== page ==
However, overall the social results were somewhat underwhelming, with just a few clicks from each of the blog posts to the Epiclist website, and even less downloads of the app. Promotion of the articles on the influencers’ social media received significantly less attention than their other posts. This is an interesting insight which we can definitely learn from for future campaigns. Perhaps more creativity is needed for future sponsored content, and we need to encourage influencers to share the content more and become more creative in how they introduce the app on social media.

Engagement on the reviews themselves were also low, compared to the influencers’ other content. Naturally, readers are more compelled to comment on personal posts about travel experiences and adventure, so this is expected.


Overall, the campaign was a success, as we achieved the goals we set out to do. A bigger budget would have made a huge difference to the results, allowing Epiclist to work with several more influencers, increasing the campaigns reach and impact.

Perhaps the biggest lesson we can learn from this campaign is that expectations need to be managed appropriately from each side. Sponsors can often expect huge results even though they work with a few relatively small niche bloggers, while influencers often expect that they can publish the post and leave it be, without taking the time to really understand the sponsors’ goals.

Of course, the more sponsors and influencers understand each other, the better the results will be for everyone involved. Influencers who are the driving force behind a successful campaign that goes above and beyond will be remembered by the sponsor, and often receive several more offers for sponsorship in the future, while sponsors who take the time to communicate the goals and expectations of the campaign to the influencer, will be better able to predict the results.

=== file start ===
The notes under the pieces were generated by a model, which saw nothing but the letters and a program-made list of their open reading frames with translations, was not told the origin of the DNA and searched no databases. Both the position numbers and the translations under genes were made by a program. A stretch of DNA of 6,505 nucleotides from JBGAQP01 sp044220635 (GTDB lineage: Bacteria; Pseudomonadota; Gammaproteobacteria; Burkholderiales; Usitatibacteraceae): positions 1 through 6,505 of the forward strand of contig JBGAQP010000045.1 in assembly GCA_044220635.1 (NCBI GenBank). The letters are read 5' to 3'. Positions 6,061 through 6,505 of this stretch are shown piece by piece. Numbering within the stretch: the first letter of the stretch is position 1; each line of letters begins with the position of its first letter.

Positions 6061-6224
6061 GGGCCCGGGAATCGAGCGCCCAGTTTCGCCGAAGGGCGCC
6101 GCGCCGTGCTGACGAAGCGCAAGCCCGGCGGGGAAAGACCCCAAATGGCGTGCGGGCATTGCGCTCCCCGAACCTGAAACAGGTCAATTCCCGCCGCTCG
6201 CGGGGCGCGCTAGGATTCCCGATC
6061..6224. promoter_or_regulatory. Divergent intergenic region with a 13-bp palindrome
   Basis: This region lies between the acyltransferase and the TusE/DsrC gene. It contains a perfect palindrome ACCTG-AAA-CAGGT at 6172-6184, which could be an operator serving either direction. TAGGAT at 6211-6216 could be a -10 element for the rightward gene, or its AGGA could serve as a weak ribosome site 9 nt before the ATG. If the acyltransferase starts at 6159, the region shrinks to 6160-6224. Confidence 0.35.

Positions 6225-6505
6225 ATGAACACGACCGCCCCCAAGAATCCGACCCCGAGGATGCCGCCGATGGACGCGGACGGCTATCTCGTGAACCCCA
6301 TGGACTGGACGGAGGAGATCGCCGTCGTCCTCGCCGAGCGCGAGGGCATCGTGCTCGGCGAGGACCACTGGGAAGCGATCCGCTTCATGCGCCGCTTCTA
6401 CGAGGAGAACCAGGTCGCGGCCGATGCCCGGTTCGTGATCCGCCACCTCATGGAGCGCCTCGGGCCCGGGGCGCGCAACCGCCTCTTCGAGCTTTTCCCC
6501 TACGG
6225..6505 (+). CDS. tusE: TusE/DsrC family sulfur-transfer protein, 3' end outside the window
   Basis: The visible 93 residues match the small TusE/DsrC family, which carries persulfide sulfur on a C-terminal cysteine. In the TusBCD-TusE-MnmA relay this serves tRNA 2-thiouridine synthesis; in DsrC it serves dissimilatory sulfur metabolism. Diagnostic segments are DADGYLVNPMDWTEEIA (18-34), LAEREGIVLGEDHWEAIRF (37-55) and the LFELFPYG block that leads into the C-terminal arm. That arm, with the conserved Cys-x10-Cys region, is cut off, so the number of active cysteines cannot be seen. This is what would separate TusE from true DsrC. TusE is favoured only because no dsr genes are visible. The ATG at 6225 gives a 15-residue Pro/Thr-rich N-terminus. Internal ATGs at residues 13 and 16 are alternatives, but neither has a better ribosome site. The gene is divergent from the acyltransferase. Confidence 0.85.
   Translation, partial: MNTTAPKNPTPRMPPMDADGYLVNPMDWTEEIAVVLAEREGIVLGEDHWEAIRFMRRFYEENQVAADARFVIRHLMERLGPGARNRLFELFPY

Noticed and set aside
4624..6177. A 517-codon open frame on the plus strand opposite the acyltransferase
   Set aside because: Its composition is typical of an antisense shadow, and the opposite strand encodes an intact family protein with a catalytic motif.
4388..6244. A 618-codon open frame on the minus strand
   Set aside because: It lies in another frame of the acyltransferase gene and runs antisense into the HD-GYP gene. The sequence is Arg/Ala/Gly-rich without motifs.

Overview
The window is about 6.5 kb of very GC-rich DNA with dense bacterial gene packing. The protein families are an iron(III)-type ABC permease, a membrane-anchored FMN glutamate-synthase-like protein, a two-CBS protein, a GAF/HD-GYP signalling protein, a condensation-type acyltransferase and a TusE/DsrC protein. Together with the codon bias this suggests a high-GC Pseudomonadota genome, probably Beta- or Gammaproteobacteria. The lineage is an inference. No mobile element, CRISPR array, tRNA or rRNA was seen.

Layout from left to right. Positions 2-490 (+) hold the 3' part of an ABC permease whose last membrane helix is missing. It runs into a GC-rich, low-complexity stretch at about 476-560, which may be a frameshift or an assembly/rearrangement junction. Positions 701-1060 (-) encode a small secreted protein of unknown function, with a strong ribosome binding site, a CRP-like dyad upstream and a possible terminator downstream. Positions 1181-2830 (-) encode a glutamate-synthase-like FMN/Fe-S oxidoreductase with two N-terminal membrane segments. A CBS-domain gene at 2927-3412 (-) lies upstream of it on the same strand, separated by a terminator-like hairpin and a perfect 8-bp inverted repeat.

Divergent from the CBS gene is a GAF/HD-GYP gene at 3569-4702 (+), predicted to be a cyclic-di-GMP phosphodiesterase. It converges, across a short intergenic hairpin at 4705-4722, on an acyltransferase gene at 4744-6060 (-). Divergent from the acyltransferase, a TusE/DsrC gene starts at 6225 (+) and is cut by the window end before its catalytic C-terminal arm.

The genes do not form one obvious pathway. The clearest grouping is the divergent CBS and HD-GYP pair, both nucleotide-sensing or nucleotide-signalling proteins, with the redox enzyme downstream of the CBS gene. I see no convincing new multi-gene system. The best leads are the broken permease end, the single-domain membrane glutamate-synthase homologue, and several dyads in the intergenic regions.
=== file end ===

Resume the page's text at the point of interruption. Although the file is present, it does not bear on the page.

There is still a lot to learn in this new industry of influencer marketing, so we’ll continue to update and add new case studies which we can all learn something from.


You can view the three sponsored reviews created for Epiclist here:

  1. JDombs Travels Epiclist Review
  2. Backpacking Matt Epiclist Review
  3. A Cruising Couple Epiclist Review


To be one of the first to hear about future sponsorship opportunities from themidgame, follow us on Twitter and Facebook.


Sponsors interested in doing an influencer marketing campaign with us can email



  1. says

    This is a very interesting analysis. I often turn down sponsorship requests as the companies are not aligned with my writing philosophy and this would clearly show on my reviews.

    The reader shouldn’t be able to spot a sponsored post from a normal post (if not for the disclaimer), as the passion should be the same as the other articles written on the blog..

    And if the passion is not genuine, people will notice. When we sponsor a company we are not “selling” anything but only suggesting a product or service we would be more than happy to use directly.

    I’m not saying that the bloggers did a bad job here, I’m only saying that the sponsor need to understand that some of the audience might not be interested in that specific product/service.

    After all not all of our posts are wildly successful so, as you pointed out very well, the wider the campaign and the influencers involved, the better the results will be!

    On the other hand we, bloggers need to understand that we have to commit and promote the sponsor as we were promoting our best content..

    Looking forward to reading other interesting case studies in here. Great job!